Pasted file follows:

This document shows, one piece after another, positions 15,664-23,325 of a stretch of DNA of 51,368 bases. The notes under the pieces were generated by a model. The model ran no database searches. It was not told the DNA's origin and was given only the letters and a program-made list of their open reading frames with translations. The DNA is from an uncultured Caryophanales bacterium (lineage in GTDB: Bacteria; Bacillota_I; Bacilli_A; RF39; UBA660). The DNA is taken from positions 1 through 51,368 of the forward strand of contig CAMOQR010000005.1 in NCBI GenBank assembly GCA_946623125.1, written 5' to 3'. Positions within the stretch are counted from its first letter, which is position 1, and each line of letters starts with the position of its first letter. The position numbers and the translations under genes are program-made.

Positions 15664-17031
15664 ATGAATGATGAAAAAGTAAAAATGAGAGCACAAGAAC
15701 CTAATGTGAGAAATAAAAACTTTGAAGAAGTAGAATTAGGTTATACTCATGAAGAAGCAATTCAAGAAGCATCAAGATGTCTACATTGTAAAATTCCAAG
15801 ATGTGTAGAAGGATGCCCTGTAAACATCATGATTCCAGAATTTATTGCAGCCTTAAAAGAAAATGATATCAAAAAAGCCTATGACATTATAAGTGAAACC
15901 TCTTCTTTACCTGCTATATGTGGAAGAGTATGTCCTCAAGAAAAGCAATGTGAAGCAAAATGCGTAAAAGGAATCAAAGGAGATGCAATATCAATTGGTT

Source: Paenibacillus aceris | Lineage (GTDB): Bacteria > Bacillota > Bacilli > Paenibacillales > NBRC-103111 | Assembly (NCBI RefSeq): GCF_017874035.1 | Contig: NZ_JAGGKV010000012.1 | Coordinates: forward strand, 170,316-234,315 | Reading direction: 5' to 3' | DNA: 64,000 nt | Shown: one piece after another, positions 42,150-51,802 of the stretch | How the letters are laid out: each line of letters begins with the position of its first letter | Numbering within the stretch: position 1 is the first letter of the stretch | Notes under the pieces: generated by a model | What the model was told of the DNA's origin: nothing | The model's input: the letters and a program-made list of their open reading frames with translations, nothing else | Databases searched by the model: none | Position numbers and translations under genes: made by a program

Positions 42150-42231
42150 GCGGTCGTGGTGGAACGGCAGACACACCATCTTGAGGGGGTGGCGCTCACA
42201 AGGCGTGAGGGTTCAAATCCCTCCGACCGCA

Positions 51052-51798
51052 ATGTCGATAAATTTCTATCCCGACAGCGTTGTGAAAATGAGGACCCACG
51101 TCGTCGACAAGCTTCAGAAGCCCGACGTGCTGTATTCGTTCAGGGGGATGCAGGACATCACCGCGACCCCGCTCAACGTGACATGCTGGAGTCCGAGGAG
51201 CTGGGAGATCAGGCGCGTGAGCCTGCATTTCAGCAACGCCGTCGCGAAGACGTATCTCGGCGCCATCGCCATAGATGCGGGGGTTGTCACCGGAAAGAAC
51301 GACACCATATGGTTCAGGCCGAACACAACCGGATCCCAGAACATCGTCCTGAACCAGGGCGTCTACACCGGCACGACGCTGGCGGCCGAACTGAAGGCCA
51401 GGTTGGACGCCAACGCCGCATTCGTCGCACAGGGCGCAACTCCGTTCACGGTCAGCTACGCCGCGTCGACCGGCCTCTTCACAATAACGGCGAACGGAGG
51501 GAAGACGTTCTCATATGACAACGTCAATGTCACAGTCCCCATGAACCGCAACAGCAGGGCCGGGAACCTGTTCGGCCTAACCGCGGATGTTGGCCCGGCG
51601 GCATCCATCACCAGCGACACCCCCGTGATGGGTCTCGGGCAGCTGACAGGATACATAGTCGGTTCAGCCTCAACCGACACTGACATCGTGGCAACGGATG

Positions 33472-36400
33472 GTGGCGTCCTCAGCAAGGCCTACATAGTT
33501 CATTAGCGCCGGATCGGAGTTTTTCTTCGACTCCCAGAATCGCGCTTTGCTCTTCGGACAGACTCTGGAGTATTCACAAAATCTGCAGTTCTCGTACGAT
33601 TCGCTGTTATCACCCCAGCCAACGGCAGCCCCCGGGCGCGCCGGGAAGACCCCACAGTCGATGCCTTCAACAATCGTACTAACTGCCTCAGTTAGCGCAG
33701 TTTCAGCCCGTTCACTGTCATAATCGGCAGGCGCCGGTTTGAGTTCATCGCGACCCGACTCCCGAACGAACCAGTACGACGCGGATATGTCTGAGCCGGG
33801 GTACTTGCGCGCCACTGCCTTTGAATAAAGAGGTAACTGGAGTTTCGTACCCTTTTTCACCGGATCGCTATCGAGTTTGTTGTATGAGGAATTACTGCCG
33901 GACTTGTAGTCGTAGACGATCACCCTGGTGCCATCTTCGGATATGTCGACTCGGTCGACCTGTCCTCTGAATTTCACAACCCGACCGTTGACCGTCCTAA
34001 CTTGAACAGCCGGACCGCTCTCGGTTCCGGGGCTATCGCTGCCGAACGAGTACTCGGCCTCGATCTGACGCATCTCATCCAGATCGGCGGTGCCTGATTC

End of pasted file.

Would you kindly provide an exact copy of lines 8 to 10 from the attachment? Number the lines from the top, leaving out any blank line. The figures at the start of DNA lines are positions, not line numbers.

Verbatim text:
Positions 42150-42231
42150 GCGGTCGTGGTGGAACGGCAGACACACCATCTTGAGGGGGTGGCGCTCACA
42201 AGGCGTGAGGGTTCAAATCCCTCCGACCGCA